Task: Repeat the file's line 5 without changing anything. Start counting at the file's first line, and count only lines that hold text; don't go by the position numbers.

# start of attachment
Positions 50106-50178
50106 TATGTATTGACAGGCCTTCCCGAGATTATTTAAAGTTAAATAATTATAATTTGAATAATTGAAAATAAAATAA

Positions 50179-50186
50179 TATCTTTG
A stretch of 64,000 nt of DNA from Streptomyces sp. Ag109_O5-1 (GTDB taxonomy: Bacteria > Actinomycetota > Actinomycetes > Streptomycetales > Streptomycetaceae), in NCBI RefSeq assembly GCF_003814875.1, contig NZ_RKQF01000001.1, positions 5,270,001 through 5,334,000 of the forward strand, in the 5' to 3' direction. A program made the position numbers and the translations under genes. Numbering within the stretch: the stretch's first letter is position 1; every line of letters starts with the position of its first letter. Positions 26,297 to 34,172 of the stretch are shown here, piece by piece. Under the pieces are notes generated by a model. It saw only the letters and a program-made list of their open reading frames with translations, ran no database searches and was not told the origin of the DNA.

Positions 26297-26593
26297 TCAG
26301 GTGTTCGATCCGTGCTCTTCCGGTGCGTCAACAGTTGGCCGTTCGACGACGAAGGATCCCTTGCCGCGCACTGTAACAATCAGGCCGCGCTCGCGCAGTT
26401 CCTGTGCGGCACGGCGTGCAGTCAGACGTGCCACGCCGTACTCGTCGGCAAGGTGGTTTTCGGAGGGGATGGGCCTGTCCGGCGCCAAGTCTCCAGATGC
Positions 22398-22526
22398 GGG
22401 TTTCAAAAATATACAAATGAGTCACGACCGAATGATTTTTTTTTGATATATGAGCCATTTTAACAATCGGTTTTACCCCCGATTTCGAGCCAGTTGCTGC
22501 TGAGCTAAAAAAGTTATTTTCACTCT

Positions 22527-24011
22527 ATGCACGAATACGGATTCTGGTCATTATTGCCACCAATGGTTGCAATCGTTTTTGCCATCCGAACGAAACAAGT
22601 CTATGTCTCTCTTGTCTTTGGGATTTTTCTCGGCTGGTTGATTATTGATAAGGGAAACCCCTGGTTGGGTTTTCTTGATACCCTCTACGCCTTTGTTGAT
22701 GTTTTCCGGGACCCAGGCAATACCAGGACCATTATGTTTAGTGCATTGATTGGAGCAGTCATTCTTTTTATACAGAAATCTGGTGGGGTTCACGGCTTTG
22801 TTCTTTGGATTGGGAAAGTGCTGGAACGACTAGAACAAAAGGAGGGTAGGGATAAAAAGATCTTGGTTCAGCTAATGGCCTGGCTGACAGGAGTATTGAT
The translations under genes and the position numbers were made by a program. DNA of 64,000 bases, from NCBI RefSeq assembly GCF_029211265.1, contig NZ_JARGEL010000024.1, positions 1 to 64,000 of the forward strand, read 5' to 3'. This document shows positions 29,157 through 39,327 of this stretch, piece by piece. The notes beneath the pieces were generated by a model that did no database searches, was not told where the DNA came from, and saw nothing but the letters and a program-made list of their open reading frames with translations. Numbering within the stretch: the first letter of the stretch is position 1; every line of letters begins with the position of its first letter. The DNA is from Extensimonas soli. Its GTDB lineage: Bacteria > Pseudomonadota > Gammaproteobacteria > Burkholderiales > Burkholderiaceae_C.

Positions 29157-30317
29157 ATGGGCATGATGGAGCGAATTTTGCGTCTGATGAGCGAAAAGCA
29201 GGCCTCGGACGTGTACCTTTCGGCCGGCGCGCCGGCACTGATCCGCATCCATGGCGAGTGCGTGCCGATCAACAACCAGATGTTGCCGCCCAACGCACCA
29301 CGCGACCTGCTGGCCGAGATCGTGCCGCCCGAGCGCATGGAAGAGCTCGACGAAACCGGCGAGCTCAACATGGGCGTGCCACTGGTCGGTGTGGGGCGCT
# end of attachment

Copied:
A stretch of 64,000 nt of DNA from Streptomyces sp. Ag109_O5-1 (GTDB taxonomy: Bacteria > Actinomycetota > Actinomycetes > Streptomycetales > Streptomycetaceae), in NCBI RefSeq assembly GCF_003814875.1, contig NZ_RKQF01000001.1, positions 5,270,001 through 5,334,000 of the forward strand, in the 5' to 3' direction. A program made the position numbers and the translations under genes. Numbering within the stretch: the stretch's first letter is position 1; every line of letters starts with the position of its first letter. Positions 26,297 to 34,172 of the stretch are shown here, piece by piece. Under the pieces are notes generated by a model. It saw only the letters and a program-made list of their open reading frames with translations, ran no database searches and was not told the origin of the DNA.